Corvettes and road racing have gone together since the first "SR" factory racing parts appeared on the Corvette option list in 1956.
And, as Corvettes have evolved, so have the courses--and types of races--they run. That includes open-road racing, which appealed to Tom Whalen when the Corvette in his garage was a '66 Sting Ray. "I was living in Flemington, New Jersey, and I was in the restoration mode at the time," he says. "Cruise nights, car shows, and stuff like that."
Those static events held Whalen's attention--until he read about a dynamic one. "I saw a magazine article about the initial Silver State Classic. I looked into it and thought, 'That would be fun,'" he recalls. "I was bored with the cruise night and show routine, and I initially thought that I'd modify the '66 for something like that. But every time I started calculating what the costs would be, they were prohibitive."
By 2001, Whalen had relocated to Frisco, Texas, from New Jersey. "I was busy with work, and the years dragged on," he says. "Then, in 2001, the Z06 came out. The next thing you know, I bought an '02 Z06, and I tried open-road racing with it." As a member of the Lone Star Corvette Club's Open Road Team, Whalen drove his unmodified Z06 to his first open-road event. "In 2004, I did the Big Bend open-road race, and I was in the 125 mph class with a 140 (mph) target," he remembers. Though it was his first open-road race, Whalen was far from a rookie driver. "The way that I was able to qualify for that was to give them my background," he recalls. "I had done four or five track days with Panoz, who at that time was at Texas Motor Speedway, and then my track days with the Texas Driving Experience." With those qualifications, Whalen was approved for a 140-mph tech speed; he passed the driving test and finished Fourth. He adds, "What was amazing was, I was within maybe two seconds of perfect, but that's how competitive it was in the timed classes."
It wasn't long before Whalen began upgrading his Z06. "By the time I got around to my next race, I had headers on the car, and a better tune," he says. "Within two years, I had a Lingenfelter 500-horsepower head-and-cam package. But that's a little misleading--that's 500 hp at the crankshaft, which was probably 385 or so at the wheels."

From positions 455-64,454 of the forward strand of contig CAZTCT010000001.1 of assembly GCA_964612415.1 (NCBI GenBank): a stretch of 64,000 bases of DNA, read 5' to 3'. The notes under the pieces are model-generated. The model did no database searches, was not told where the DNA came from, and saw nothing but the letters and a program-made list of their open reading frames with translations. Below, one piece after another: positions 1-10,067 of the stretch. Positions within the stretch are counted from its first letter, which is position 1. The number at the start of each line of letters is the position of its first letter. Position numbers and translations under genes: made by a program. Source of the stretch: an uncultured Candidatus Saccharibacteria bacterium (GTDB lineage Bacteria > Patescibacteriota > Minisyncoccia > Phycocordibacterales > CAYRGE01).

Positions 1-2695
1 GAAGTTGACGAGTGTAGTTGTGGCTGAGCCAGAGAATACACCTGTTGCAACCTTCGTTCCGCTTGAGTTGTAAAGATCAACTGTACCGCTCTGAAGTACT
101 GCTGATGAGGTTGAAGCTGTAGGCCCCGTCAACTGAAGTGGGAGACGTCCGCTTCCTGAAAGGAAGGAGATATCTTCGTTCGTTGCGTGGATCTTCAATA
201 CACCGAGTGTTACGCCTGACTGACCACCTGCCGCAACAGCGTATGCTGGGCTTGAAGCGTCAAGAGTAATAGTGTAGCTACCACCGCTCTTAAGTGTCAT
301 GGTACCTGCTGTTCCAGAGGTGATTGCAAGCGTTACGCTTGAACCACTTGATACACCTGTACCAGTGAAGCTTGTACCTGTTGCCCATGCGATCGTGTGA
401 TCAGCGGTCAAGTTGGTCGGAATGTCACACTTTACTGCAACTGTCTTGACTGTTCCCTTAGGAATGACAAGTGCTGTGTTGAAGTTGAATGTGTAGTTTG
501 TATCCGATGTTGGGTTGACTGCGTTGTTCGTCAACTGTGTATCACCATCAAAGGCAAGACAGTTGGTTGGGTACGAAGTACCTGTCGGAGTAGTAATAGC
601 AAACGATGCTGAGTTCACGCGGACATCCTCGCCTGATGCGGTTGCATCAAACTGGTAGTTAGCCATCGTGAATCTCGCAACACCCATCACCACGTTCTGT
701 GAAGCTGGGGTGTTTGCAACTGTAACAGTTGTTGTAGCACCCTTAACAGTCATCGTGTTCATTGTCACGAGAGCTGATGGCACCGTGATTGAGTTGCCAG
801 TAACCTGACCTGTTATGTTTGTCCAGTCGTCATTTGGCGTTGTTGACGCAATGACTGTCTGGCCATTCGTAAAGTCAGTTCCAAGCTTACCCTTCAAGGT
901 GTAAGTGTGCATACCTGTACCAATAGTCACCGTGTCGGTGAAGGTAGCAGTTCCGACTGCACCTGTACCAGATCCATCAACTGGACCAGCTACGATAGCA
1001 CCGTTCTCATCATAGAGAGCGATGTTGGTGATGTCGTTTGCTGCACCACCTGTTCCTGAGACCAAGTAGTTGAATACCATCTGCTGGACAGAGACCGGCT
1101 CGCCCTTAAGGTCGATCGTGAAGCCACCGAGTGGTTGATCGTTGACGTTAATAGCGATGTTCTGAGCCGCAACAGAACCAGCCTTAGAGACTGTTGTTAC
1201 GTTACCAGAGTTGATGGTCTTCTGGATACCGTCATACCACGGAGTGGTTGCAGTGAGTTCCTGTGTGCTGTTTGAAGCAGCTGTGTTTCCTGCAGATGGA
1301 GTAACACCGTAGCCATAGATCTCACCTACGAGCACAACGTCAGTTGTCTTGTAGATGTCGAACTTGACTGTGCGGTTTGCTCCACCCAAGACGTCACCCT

The LS7 that's now under the Z06's hood is capable of even more. "When I talked to Katech about putting the engine together for me, the goal was 600 hp at the crank," says Whalen. That goal was reached, for all intents and purposes, when the Katech "Street Attack" LS7 was installed and tuned, and the Z06 placed on a chassis dyno, where 515.5 rwhp was the peak on its very first pull.
Along with the powertrain and chassis hardware, the '02 Z06 got plenty of needed safety equipment, like a Katech 10-point rollcage, Sparco seats with Simpson five-point harnesses, and a Katech onboard fire-suppression system. (You can also count the Motor City hood and Specter Werkes rear fascia and spoiler, which help hold the Z06 down at speed.)
Also going in: data and video recorders, to document Whalen's performances. "The data overlay on my video allows me to see what I did each turn at, what kind of g's I was pulling when I did it, and what the attitude of the car was," he says. "So, I'm able to do a better job of rating the turns before I run the course." It's added up to more than a few podium finishes, with the first one seen in these pages. "The first time I appeared in VETTE, it was in a story about the Big Bend Open Road Race itself," Whalen recalls ("Flat-Out Fun in Texas," June '10). "That year, I won the Super Sport 160 class. The following year, I won in my first Unlimited class run at Big Bend, and this past year I did it again." He followed that up with an overall win in the '11 Sand Hills Open Road Challenge. All this, with a car that's still street driveable (though its air conditioning did come out to make room for the dry-sump oiling system). "It's inspected, and I drive it occasionally on weekends, says Whalen. "Sometimes, when I do a track day, I still drive it to the track." He adds, "It is street legal, and used on the street from time to time, but not as much as it used to be."
Does the thought of hitting high speeds in your Corvette in an open-road event inspire you? "My advice to anybody would be to try it," says Whalen. "Once you try it, you're hooked!"
Don't expect to run in the highest-speed classes right away, though. "Most of the time, [people] want to start out in a class they're not allowed in. You have to pay your dues," he says, while noting that an SCCA or NASA license will enable you to move up the ladder easier.
He adds, "That way, there's less chance of an incident, and the fewer incidents there are, the more likely the race will be run the following year."
And, along with it, another C5 Z06 in the field. Maybe yours?
|Owner||Tom Whalen; Frisco, Texas|
|Engine||Katech "Street Attack" LS7|
|Heads||Modified LS7 aluminum|
|Valves||Stock LS7 2.200 titanium/1.610 sodium-filled|
|Camshaft||Katech KAT-4727 hydraulic roller|
|Pistons||Katech forged aluminum, 11.4:1 compression|
|Crankshaft||Callies forged steel|
|Rods||Manley forged steel|
|Oil System||ARE Stage 3 dry sump|
|Intake Manifold||Stock LS7 composite|
|Fuel Injection||Stock LS7|
|Fuel Pump||A&A high-capacity electric|
|Ignition||Stock LS7 electronic coil-on-plug|
|Exhaust System||Kooks headers and X-crossover pipe stock Z06 titanium mufflers and tailpipes|
|Transmission||RPM Level 5 six-speed manual with 0.83:1 Fifth gear and 0.70:1 Sixth gear|
|Suspension||Pfadt Racing coilovers with spherical bearings, front and rear|
|Brakes||Stock '02 Z06|
|Wheels||CCW modular aluminum; 18x10.5-in (front), 18x11.5-in (rear)|
|Tires||Nitto 55RII (285/35R18 front, 305/35R18 rear) or Michelin TS2 (275/35ZR18 front, 295/35ZR18 rear)|